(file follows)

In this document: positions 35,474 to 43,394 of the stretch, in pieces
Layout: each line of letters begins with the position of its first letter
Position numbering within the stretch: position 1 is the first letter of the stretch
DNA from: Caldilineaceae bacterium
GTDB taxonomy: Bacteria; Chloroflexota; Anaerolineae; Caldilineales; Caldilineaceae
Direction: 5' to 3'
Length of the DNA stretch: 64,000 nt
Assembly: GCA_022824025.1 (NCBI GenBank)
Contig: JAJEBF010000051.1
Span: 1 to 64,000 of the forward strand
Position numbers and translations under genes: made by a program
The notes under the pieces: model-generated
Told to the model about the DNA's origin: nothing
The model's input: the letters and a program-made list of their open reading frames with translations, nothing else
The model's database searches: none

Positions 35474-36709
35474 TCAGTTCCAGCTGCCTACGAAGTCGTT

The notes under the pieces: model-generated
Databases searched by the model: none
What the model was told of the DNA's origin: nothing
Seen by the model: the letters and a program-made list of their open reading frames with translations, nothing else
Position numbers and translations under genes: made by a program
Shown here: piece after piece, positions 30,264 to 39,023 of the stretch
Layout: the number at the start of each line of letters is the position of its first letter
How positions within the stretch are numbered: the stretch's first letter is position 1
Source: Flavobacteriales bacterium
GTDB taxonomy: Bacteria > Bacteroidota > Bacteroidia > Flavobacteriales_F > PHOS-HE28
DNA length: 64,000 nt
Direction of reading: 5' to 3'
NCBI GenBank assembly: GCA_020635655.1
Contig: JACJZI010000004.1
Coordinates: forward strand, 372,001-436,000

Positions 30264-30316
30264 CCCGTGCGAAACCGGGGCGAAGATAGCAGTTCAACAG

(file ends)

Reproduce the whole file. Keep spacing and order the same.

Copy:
In this document: positions 35,474 to 43,394 of the stretch, in pieces
Layout: each line of letters begins with the position of its first letter
Position numbering within the stretch: position 1 is the first letter of the stretch
DNA from: Caldilineaceae bacterium
GTDB taxonomy: Bacteria; Chloroflexota; Anaerolineae; Caldilineales; Caldilineaceae
Direction: 5' to 3'
Length of the DNA stretch: 64,000 nt
Assembly: GCA_022824025.1 (NCBI GenBank)
Contig: JAJEBF010000051.1
Span: 1 to 64,000 of the forward strand
Position numbers and translations under genes: made by a program
The notes under the pieces: model-generated
Told to the model about the DNA's origin: nothing
The model's input: the letters and a program-made list of their open reading frames with translations, nothing else
The model's database searches: none

Positions 35474-36709
35474 TCAGTTCCAGCTGCCTACGAAGTCGTT

The notes under the pieces: model-generated
Databases searched by the model: none
What the model was told of the DNA's origin: nothing
Seen by the model: the letters and a program-made list of their open reading frames with translations, nothing else
Position numbers and translations under genes: made by a program
Shown here: piece after piece, positions 30,264 to 39,023 of the stretch
Layout: the number at the start of each line of letters is the position of its first letter
How positions within the stretch are numbered: the stretch's first letter is position 1
Source: Flavobacteriales bacterium
GTDB taxonomy: Bacteria > Bacteroidota > Bacteroidia > Flavobacteriales_F > PHOS-HE28
DNA length: 64,000 nt
Direction of reading: 5' to 3'
NCBI GenBank assembly: GCA_020635655.1
Contig: JACJZI010000004.1
Coordinates: forward strand, 372,001-436,000

Positions 30264-30316
30264 CCCGTGCGAAACCGGGGCGAAGATAGCAGTTCAACAG